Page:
Text in Italics is general (instructional) information
X Rays show the L femur is deformed. The bone is coarsely trabeculated and there are radiolucent cyst like areas within it. The femur is widened. There is a pathological fracture of the subtrochanteric region and the junction of the proximal and middle thirds. The lytic area in the femur neck is from a previous attempt at fixation with a sliding screw. Radiological features of Fibrous Dysplasia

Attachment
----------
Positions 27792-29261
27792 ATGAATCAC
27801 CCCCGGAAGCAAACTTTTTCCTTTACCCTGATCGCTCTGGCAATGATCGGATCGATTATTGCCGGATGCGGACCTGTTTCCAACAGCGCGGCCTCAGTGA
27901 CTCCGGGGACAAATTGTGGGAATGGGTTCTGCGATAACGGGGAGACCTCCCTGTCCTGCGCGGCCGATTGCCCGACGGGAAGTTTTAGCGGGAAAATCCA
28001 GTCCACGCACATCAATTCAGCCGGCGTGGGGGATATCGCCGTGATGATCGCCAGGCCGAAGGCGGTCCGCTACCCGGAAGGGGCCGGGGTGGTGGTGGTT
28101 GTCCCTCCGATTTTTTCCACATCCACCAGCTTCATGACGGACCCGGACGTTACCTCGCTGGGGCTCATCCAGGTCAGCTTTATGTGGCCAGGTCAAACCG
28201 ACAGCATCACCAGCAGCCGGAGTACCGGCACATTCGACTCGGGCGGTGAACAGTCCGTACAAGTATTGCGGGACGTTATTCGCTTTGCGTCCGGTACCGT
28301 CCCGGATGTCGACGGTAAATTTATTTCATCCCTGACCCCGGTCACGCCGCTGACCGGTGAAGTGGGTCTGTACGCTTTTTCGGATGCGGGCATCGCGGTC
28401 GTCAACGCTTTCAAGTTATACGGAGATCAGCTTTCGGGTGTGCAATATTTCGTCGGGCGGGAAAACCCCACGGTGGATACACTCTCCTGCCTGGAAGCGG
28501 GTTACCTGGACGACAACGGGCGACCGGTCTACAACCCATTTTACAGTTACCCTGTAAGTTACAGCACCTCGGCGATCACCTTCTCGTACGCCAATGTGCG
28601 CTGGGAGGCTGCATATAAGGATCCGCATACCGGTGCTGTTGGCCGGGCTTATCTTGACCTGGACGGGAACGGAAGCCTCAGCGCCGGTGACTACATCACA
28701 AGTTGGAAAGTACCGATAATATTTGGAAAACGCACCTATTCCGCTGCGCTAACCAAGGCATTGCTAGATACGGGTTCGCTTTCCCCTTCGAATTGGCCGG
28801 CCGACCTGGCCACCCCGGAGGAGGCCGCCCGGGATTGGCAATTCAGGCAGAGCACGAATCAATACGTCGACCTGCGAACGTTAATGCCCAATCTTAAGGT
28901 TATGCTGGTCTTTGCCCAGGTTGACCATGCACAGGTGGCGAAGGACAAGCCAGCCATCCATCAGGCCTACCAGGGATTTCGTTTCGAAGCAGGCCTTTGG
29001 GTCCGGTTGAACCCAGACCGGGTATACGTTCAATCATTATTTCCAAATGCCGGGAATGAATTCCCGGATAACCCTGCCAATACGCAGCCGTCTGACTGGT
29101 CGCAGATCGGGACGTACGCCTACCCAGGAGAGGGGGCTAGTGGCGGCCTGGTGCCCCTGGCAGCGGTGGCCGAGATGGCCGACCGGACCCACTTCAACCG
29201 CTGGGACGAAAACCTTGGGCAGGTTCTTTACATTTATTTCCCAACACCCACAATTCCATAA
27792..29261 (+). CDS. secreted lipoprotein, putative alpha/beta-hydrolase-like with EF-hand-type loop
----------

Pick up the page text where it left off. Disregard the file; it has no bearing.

Radiographically, fibrous dysplasia appears as a well circumscribed lesion in a long bone with a ground glass or hazy appearance of the matrix. There is a narrow zone of transition and no periosteal reaction or soft tissue mass. The lesions are normally located in the metaphysis or diaphysis. There is sometimes focal thinning of the overlying cortex, called "scalloping from within". The radiological appearance can also be cystic, Pagetoid, or dense and sclerotic. Repeated fractures through lesions in the proximal femur can result in the formation of a so-called shepherd's crook deformity.